Phantom Doctrine’s dodge mechanic is an important yet easily misunderstood component of combat. Basically, there are no dice rolls in Phantom Doctrine – every single shot hits its intended target, and the damage it inflicts depends on a variety of variables. While some factors like cover and distance are familiar to turn-based strategy fans, the dodge mechanic is an entirely different beast. Each player has a pool of awareness points (usually around 100), which can be used for a variety of actions and will partially replenish every turn. These points are also automatically used for dodging shots. How many awareness points it takes to dodge is a stat conveniently called Dodge Cost, and it’s different for every agent – in other words, you won’t know if your enemy can dodge your shot unless they are out of (or very low on) awareness. No other factor affects dodging – not cover, not distance, not the amount of potential damage – so keep this in mind when analyzing potential shots. Also remember that dodging a shot doesn’t mean you get off scot-free – you are simply taking the minimum damage (listed in brackets) instead of the maximum damage. One final note: Normal guards and soldiers don’t have any awareness when you’re still in Infiltration mode, making them much easier to pick off. Agents do have their full awareness allotment, however, so assume they can dodge at least one of your shots.

Phantom Doctrine Screenshots

Knock ‘Em Out…
One of Phantom Doctrine’s most powerful moves is the takedown ability, which allows you instantly incapacitate an enemy. There are a few caveats to this move: Your agent needs to be standing right next your target, and needs to have more hit points than they do. Takedowns are especially powerful against enemy Beholder agents – their 100+ health bars and ability to dodge shots even in Infiltration mode make them formidable foes, and if you can’t take them out with a single shot you’ll trigger an alarm. Save yourself the hassle and go for the stealthy judo chop instead.

…And Pick ‘Em Up
So, you took my advice and knocked out a guard. Good job! Now make sure to clean up after yourself by using the Dispose Body ability. Unlike other stealth-oriented games, you don’t need to find a place to stash the unwanted corpse – your agent will automatically disappear the body while the camera conveniently fades to black (I assume you eat them, but have no proof to verify this claim). Moving your agents around in pairs is a powerful combination: One agent can knock out the enemy and the other can dispose of them in a single turn, leaving no one the wiser. The only wrinkle is that enemy agents can’t be disposed of so easily – knocking one out initiates a turn timer that will count down to their eventual death. In those cases you’ll need to pick their body up and manually stash them in an unsupervised corner the old-fashioned way – unless you want to abduct them…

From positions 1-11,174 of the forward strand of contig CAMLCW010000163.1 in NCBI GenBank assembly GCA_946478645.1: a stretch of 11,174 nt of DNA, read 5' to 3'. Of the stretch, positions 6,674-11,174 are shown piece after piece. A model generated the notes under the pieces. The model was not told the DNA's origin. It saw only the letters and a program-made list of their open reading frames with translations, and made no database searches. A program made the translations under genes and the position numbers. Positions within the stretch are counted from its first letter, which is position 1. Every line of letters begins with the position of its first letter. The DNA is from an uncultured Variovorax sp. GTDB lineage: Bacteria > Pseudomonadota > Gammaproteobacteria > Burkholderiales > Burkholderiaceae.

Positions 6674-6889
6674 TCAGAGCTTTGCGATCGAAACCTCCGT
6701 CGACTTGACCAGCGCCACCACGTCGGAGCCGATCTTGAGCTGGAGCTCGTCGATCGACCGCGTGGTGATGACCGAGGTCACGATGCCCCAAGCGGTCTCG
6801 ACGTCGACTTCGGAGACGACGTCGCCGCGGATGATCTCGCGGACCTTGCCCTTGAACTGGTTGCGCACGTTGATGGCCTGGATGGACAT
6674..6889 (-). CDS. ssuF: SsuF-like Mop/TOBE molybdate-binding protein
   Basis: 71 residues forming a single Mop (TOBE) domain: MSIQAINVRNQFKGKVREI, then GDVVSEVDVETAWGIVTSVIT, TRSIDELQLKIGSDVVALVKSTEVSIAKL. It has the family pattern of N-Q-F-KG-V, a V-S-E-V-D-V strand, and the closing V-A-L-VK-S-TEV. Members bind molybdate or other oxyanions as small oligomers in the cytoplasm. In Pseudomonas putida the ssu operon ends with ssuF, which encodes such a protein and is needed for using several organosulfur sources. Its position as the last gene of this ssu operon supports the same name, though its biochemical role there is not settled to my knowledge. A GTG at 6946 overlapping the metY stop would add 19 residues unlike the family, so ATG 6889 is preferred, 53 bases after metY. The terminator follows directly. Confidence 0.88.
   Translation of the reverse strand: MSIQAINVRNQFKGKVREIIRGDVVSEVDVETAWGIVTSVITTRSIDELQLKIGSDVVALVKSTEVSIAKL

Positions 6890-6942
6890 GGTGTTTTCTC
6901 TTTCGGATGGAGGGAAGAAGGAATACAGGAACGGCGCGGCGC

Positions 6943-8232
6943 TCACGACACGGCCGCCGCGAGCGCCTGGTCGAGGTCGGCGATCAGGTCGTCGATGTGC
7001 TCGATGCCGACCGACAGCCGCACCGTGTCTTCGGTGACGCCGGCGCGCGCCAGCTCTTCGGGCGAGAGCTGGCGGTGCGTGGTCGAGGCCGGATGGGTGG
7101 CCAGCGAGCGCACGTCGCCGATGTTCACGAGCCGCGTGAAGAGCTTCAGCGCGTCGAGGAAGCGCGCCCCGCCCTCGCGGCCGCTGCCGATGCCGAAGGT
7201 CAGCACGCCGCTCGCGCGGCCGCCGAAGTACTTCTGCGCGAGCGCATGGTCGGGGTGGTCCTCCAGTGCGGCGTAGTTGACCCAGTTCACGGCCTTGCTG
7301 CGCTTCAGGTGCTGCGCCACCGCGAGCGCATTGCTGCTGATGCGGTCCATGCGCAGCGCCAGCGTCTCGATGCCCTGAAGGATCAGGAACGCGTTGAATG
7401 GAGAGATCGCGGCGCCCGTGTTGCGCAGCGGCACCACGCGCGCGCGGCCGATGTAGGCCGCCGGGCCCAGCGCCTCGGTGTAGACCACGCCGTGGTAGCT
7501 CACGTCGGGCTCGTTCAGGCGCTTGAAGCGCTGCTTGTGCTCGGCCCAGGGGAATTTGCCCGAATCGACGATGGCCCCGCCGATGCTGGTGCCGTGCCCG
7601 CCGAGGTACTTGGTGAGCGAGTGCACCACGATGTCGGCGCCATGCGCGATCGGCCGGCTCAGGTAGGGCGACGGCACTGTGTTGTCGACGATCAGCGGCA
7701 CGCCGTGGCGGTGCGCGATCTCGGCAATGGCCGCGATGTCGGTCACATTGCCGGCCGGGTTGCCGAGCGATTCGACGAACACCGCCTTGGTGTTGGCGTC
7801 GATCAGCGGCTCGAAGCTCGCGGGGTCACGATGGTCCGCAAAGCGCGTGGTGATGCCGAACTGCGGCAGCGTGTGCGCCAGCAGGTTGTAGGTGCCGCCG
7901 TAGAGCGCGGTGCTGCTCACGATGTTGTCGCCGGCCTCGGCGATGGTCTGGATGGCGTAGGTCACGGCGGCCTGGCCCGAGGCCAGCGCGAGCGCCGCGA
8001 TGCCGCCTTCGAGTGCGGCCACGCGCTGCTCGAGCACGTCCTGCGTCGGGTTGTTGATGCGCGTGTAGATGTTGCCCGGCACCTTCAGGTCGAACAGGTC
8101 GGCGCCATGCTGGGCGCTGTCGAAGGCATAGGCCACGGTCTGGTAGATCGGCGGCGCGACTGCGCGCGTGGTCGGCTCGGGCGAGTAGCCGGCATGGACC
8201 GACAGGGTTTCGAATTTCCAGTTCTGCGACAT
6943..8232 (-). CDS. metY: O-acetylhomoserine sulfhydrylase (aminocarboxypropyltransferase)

Phantom Doctrine Screenshots

Dis guy’s Disguise (sorry)
Here’s another one-two combo that will greatly up your stealth game. If you perform the Recon operation before going on a mission, a few of your agents will be able to don disguises. In addition to dressing up all fancy, those agents will start behind enemy lines, and can walk through restricted areas and breeze past guards without raising the alarms. The only caveat is that while normal soldiers will be fooled by your cosplaying, enemy agents will see right through the charade. Which brings us to…

It’s All An Act
One of the many random perks your agents can unlock when leveling up is called Actor, and sports an icon of a tuxedo. You should definitely pick this perk. Why? It ensures even those pesky agents will be duped by your new duds. The result is pretty much complete immunity to continue your search for collectibles (you have been doing that, right?!). Just don’t do something foolish like crack a safe – or another soldier’s head – right in front of an enemy. They’re not that stupid.

Phantom Doctrine Screenshots

Now Forget Everything I Just Said
I realize I’m probably confusing the heck out of you right now, but here’s the thing – shuffling around fully disguised agents and methodically taking down enemies one by one is certainly effective, but it’s also repetitive. You’re better off experimenting with Phantom Doctrine’s more creative options and taking some risks with your plain-clothes agents as well. After all, what’s the point of being a spy if you can’t have a little excitement? The game won’t punish you for sticking to the same dull script the whole game, but you’ll be punishing yourself if you don’t branch out.

Go Easy On The Abductions
Abducting an enemy agent opens up an array of exciting opportunities. You can convert them to your cause, bug them with a locator beacon to expose enemies cells – or even blow their compounds up by implanting a brainwashed prisoner with explosives and then releasing them. Just don’t go crazy right away with the abductions right away. Every enemy agent you bring back to your safehouse will increase your danger meter by one point every hour, which adds up faster than you might think, and even executing will cost a pretty penny (gravediggers are well-paid in Phantom Doctrine’s universe). You’ll eventually be able to unlock a faraday cage to negate this danger penalty, so until then only abduct enemies when you have a specific need for them, and release them as soon as possible.

Phantom Doctrine Screenshots

A.K.A. – Always Kill Agents